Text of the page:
WFAE

A trade association representing energy organizations in the Carolinas say President Trump's decision to pull out of the Paris Accord will have little immediate effect on local energy companies.

https://youtu.be/EnEgGjs-SUc

U.S. Sen. Thom Tillis is used to fielding a lot of questions. It goes with the job. But many questions in the last two weeks have concerned his health since he passed out during a road race in Washington, D.C.

"I ran the fastest 2.5 mile race of my life. Unfortunately, it was a 3-mile race," he quips.  

As you can tell, Tillis says he’s fine. He says he just didn’t hydrate properly.

Of course, Tillis still gets asked about President Trump, Russia, health care, and immigration  - all topics he addressed with WFAE’s David Boraks.

Charlotte will host the 2019 NBA All-Star Game. The NBA made the announcement Wednesday, effectively returning the event to the city less than two years after it pulled the 2017 All-Star Game in response to House Bill 2.

The 68th annual event will take place at Spectrum Center on Sunday, Feb. 17, 2019, preceded by a weekend of games and other activities.

The U.S. Supreme Court Monday struck down North Carolina's 1st and 12th congressional district lines drawn by state legislators in 2011.   A three-judge 

For the second time in a seven-day span, the U.S. Supreme Court has struck down an act of North Carolina's General Assembly.

On May 15th, it was the state's voter laws.

On Monday, in a 5-3 decision, the court upheld a ruling that two congressional districts were illegal racial gerrymanders. And this opinion may have implications for other North Carolina cases working their way through the courts.

Hoarding $70 million in Medicaid money that should be spent on patients while spending lavishly on CEO pay and luxury board retreats. These are just some of the findings laid out in a state audit of Cardinal Innovations Healthcare. The company says the spending is justified.

A former state senator from Concord has received an eight-month federal prison sentence on charges related to allegations that he used campaign funds for personal use.  Republican Fletcher Hartsell was sentenced Tuesday in Winston-Salem.

Monday, May 15 2017

We discuss two important topics in the area of juvenile justice: raising the age, and due process. North Carolina is the only state where criminal justice still considers 16 and 17-year-olds adults.  As the legislature ponders a change in that law, we look back at a landmark Supreme Court Case giving juveniles due process rights on its 50th anniversary.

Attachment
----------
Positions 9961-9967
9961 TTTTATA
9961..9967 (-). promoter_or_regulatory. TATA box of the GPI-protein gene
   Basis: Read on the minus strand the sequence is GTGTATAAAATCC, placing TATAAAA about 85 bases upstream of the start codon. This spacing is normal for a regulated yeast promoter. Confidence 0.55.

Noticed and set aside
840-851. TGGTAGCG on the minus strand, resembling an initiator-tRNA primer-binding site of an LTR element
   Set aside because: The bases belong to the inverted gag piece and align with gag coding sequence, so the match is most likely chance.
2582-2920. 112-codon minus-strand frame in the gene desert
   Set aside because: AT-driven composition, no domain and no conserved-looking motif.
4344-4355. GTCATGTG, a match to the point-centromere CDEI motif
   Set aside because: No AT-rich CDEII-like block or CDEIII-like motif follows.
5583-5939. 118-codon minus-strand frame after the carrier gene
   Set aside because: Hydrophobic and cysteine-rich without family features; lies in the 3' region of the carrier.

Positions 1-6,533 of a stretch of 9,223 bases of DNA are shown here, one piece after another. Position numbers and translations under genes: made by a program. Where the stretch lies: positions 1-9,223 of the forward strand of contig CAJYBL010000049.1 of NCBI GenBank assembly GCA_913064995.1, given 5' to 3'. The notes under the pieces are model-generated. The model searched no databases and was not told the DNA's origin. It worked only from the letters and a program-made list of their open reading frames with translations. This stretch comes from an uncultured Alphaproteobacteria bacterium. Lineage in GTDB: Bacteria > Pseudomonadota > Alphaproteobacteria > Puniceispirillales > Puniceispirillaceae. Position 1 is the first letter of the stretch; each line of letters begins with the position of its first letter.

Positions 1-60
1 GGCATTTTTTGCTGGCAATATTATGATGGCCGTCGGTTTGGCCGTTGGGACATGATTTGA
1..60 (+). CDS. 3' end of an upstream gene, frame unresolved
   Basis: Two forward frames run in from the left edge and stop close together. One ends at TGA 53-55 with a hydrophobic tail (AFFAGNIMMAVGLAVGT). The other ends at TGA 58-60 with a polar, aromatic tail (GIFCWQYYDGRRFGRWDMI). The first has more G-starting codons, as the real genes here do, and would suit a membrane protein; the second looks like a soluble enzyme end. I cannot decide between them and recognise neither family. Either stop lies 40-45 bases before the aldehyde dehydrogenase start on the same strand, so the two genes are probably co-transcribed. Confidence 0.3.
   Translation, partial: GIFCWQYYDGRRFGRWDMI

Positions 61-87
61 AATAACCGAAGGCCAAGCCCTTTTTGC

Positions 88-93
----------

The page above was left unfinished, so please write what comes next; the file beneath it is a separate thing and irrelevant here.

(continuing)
America's judicial system has been the target of a number of political attacks this year.

And not just from President Donald Trump questioning the legitimacy of some, quote "so-called" judges or saying he wants to break up the Federal appeals court which struck down his travel ban.

A new report by the left leaning Brennan Center for Justice finds Republican controlled legislatures across the country are targeting state courts and remaking them for potential political gain. They have tracked at least 41 such bills in 15 states and that's just since January 1 of this year.

North Carolina Senator Richard Burr is one of several Senate Republicans to question the timing of President Trump's decision to fire FBI Director James Comey. 

Updated 3:07 p.m.

Warmer winter weather slowed Duke Energy's electricity sales in the first three months of the year. But profits still rose slightly, and executives say overall Duke is growing.  During the first quarter, the company also logged expenses from its October merger with Piedmont Natural Gas, and saw international revenues disappear, after the December sale of its Latin American operations.

One of the nation's largest gay rights groups plans to turn down $325,000 from Bank of America this year. That's because of the bank's role in brokering a compromise, which the group opposes, to repeal HB2. 

Gov. Roy Cooper has vetoed a bill that would limit the amount of damages nearby property owners can collect if a court rules that smells from hog and poultry farms are a nuisance The governor also has signed a Republican-backed bill that rolls back some state regulations on the environment, business and government agencies.  

Duke Energy shareholders elected directors and voted on other questions Thursday at the company's first virtual annual meeting. Ballots and questions for the CEO were submitted in advance, or by clicking a button on a special web page.

Duke CEO Lynn Good sat on a blue-curtained set and looked toward the camera as she opened the meeting at an undisclosed location.

The U.S. House of Representatives has passed a replacement for the Affordable Care Act, best known as Obamacare.

And this version is different from a version the House failed to pass just weeks ago.

Duke Energy's annual meeting is Thursday, but don't try to go to uptown Charlotte and vote your shares. This year’s meeting will be at a secret location, beamed to shareholders via telephone and internet. Protesters say they'll be at Duke's headquarters anyway.  

North Carolina's treasurer has been given the green light to sell up to $450 million in new bonds.